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Are Your Medicines Delivered in Cold Weather?

Do you get your medicines delivered? Many insurance companies require people to get their drugs through the mail. Are there concerns about cold temperature?
Photo of a winter frozen mail box under snow

Baby, it’s cold out there! Depending upon where you live, the temperature could be below freezing at some point during the day. If you get your medicines delivered by the United States Postal Service or almost any other delivery organization, the chances are good that they will be out of the temperature range mandated by the FDA. This person describes just such a scenario.

Medicines Delivered Out of Spec:

Q. In early 2015, the VA Hospital sent my EpiPens via USPS. They landed in my mailbox on a day that was 34 degrees out. I was not at home when they arrived, and I got home about four hours after the mail is usually delivered.

I called the VA pharmacy to ask whether this drug would be less effective after spending hours way below the temperature threshold. He said: “I think that they should still be OK”. My response (minus any profanities I may have used) was that if I ever need to use those EpiPens, they must work. I don’t need a pharmacist to say that he thinks they should still be OK.

The next day I drove 56 miles to the VA and turned in the ones they had sent. In exchange, they gave me new ones.

A. You were right to be concerned. The official prescribing information from the company states:

“Store at 20° to 25°C (68° to 77°F); excursions permitted to 15° to 30°C (59° to 86°F). Do not refrigerate.”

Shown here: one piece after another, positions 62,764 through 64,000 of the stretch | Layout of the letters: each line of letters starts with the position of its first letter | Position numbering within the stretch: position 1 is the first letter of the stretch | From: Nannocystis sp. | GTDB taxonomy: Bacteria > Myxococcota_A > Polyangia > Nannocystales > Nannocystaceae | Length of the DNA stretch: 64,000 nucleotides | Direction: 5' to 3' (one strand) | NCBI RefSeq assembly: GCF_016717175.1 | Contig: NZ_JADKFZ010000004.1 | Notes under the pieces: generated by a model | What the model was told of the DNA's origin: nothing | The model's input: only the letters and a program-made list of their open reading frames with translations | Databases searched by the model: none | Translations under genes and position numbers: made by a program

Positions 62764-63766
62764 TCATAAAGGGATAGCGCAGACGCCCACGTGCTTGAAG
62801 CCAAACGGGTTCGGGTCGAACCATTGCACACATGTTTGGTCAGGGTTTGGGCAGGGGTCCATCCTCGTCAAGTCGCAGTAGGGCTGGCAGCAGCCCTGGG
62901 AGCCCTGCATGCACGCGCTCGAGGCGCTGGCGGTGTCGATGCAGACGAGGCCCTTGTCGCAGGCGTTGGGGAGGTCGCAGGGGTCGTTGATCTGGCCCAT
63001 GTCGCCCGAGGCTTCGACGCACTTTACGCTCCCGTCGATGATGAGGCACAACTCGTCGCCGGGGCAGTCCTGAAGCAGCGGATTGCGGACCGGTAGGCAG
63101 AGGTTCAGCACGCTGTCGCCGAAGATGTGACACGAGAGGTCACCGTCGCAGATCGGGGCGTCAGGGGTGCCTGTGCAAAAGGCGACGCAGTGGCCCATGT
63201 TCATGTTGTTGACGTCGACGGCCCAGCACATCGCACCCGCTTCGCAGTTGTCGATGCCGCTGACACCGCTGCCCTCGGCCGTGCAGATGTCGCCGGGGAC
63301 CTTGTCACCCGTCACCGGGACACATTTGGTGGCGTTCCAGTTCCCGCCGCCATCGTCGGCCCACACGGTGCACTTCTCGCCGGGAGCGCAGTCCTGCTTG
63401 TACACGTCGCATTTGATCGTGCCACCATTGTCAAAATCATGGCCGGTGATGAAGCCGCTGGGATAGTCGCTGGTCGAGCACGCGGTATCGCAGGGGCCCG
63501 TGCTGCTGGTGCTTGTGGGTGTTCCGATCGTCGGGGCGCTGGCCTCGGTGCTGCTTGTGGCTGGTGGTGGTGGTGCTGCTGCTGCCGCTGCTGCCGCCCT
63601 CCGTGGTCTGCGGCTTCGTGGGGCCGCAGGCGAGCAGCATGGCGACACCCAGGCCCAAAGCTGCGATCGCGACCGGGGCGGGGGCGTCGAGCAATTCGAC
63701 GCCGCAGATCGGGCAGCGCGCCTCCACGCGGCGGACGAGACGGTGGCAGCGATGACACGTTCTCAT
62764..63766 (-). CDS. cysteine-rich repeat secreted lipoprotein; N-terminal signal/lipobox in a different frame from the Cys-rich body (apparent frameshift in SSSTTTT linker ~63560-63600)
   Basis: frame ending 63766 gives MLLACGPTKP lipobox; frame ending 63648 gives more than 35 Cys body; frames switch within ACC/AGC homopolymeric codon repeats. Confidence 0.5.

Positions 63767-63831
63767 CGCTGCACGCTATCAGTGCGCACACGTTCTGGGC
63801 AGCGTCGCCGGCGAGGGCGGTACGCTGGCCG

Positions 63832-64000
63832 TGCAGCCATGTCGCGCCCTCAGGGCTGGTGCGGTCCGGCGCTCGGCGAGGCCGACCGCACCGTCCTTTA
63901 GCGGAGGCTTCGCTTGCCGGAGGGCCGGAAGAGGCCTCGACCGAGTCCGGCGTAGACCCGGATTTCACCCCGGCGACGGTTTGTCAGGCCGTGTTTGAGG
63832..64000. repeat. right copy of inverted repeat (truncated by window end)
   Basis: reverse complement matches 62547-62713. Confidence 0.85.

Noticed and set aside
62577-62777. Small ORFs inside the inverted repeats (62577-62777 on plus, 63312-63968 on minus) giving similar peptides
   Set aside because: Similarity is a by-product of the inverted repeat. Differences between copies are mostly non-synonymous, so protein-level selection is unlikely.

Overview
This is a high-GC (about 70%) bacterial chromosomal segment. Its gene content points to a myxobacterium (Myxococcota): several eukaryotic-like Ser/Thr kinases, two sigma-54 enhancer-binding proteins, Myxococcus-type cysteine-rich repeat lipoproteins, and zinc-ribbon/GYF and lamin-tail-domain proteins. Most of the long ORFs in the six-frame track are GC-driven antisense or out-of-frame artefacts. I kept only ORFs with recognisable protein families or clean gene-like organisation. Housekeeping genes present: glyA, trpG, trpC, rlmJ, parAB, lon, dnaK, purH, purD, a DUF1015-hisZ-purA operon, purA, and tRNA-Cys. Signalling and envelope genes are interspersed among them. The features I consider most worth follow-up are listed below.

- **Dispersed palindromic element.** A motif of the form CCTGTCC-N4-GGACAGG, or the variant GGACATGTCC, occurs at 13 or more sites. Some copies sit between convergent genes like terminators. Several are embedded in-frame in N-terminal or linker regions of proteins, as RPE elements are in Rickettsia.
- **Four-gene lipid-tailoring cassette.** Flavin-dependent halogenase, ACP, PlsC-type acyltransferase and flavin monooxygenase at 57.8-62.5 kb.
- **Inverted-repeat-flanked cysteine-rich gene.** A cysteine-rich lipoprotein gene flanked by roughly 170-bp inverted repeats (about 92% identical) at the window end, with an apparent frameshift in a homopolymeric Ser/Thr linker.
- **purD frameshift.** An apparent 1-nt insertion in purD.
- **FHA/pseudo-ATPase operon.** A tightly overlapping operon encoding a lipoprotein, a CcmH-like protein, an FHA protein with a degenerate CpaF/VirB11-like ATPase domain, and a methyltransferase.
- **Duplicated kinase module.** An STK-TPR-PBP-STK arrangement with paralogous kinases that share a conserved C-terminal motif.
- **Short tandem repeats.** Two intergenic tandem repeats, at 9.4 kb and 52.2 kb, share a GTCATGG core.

Most home refrigerators maintain a temperature of 36 to 37 degrees F. Consequently, the mail-order service from the VA did not treat your injectable epinephrine appropriately.

We fear that many other mail-order medicines may also be exposed to temperatures outside the FDA-mandated range.

FDA’s Instructions on Storage:

Most medications are supposed to be stored between 68 and 77 degrees F. That goes for drugs like atorvastatin to lower cholesterol and gabapentin for pain. The asthma drug Advair (fluticasone and salmeterol) comes with this recommendation about storage and handling:

“Store at room temperature between 68°F and 77°F (20°C and 25°C); excursions permitted from 59°F to 86°F (15°C to 30°C).”

“Excursions” are not well defined by the FDA. The agency often uses the phrase:

“short-term excursions outside the label storage conditions (such as might occur during shipping)”

We find that woefully inadequate. Does the FDA define short-term as hours or days? What about drugs made in China, India or Slovakia and shipped to the U.S.? Would weeks be considered short-term? We do not have a clue.

Medicines Delivered in Northern States:

Anyone who gets Advair delivered in Colorado, Idaho, North or South Dakota, Illinois, New Hampshire or Maine (to name just a few cold spots these days), is not likely get medicines delivered above 59 degrees F. That means they are out of the recommended range. And remember, many medicines are shipped to mail-order distribution centers in trucks that are also not temperature controlled.

The FDA has been very clear about storage and handling for most medications. Sadly, it claims to have no authority over how your medicines are delivered. In fact, we have been disappointed in the way the FDA monitors storage and delivery from drugs manufactured abroad. Are such products shipped in temperature- and humidity-controlled containers? The FDA has not been clear about that fundamental question.

Why bother to provide specific guidelines if no one cares if your medicines are delivered out of the recommended range?